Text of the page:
Maira's Books

In January of 2005 I started this blog as a record of books I’ve read as I was afraid I would forget what I have read. I have often referred back to my own blog to remember a book's contents or see what I have read by an author. I have enjoyed passing my books on to friends or recommending books to read. I know I have missed recording some, but in general I try to keep up with what I have read or listened to.

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Location: Kalamazoo, MI, United States

I am a librarian at Waldo Library at Western Michigan University.

Monday, August 18, 2008

Year of Wonders: A Novel of the Plague by Geraldine Brooks (2001)

Not exactly a joyousy book, but again a well researched historical novel about a town in England in 1665-66 that had the plague and quarantined itself from the rest of the world for a year until the epidemic was through. I have heard the plague mentioned when reading about history many times, but I somehow could not imagine the devastation, even when they said half or three quarters of the population died. This made it very real, personal, as each family loses members, maybe all, and what happens to those left behind, especially children. What happens when people filling certain roles in a town die? How does everyone cope?

I really appreciate it when an author explains where the idea came from and how much is real, how much has come from the author's imagination. Brooks provides her explanations in an afterward. Brooks visited the village of Eyam, which really did suffered the plague, and has quite a few books and plays written about the event, though she said there weren't many real facts, but quite a few anecdotes. I liked her comment: "William Styron once wrote that the historical novelist works best if fed on 'short rations' by the factual record." The voice of the novel is Anna, who is mentioned in a letter as: "My maid continues in health; which was a blessing..." Amazing that Brooks could take that brief mention and weave this elaborate tale of Anna's family, her miner husband who gets killed before the plague in a mining accident, her children, her work with the minister and his wife Elinor, etc. I really liked the way Anna and Elinor learned about herbs and their healing qualities, when the local wise woman and her apprentice were no longer available. And I enjoyed looking into the life of a small English village in the 17th century.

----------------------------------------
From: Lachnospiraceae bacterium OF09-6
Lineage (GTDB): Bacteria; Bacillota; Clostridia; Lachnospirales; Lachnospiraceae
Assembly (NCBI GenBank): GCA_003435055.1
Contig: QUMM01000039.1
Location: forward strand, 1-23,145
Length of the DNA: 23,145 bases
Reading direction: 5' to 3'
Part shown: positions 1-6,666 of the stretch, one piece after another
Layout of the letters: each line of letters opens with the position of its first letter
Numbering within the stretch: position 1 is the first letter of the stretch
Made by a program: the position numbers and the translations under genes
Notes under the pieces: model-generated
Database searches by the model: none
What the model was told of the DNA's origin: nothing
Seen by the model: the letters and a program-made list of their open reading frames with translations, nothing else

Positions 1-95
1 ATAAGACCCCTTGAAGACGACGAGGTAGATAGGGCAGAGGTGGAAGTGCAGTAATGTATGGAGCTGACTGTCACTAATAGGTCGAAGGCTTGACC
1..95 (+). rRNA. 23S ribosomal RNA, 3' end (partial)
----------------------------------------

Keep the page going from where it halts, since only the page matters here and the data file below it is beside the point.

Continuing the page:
Thursday, August 14, 2008

Made in the U.S.A. by Billie Letts (2008)

Two kids run away from Spearfish, South Dakota, after the woman they were living with dies in a Wal-Mart. They head to Las Vegas to find their father. Lutie is the 15 year old sister who has a foul mouth, shoplifts, but loves her 12 year old brother dearly and tries to provide for him. Fate is the brilliant little brother who loves books and facts and hangs out in libraries, when possible. I have to say at times it was hard to listen to their down and out life in Las Vegas, but you know that they will pull through and they do - someone helps them and takes them someplace where they can heal and find themselves.

Twilight by Stephanie Meyer (2005)

I have been avoiding this very popular young adult series, because I heard it was about vampires, and as I have stated before, they are not my favorites, though I seem to keep running into books about them. I decided I was going to wait when this first one of the series was available in the audio book store, and so there it was.

The story is set mostly in Forks, WA on the Olympic Peninsula. Since I was going to Seattle for a conference, and was going to have a day to see something, I was looking closely at maps of the area and found Forks. A friend suggested La Push as a good beach to go to, and the characters in the book go to the beach at La Push. Unfortunately both Forks and La Push were too far for me to visit, but I got close and got the feel for the dense, lush forests described in the book. I later went on Stephanie Meyer's site and found that she needed a very rainy part of the country for her setting and she had found Forks through Google. Love it!

The story itself starts out as a fairly typical teen story - girl goes to live with her father in Forks, so her mother can follow her current husband as he travels playing ball. I think Meyer did a good job of capturing the awkwardness of going to a new school and slowly making friends. But then she is drawn to a gorgeous boy who always sits with his siblings and seems to avoid her. They do become friends and I don't think I would be spoiling the plot to say she discovers he is a vampire - but one of the good kind, that doesn't drink human blood. It definitely makes for an interesting relationship. Other than the slow parts where she keeps harping on how beautiful he is and why would he want to spend time with her, I think it was engaging, and I might even read the rest of them.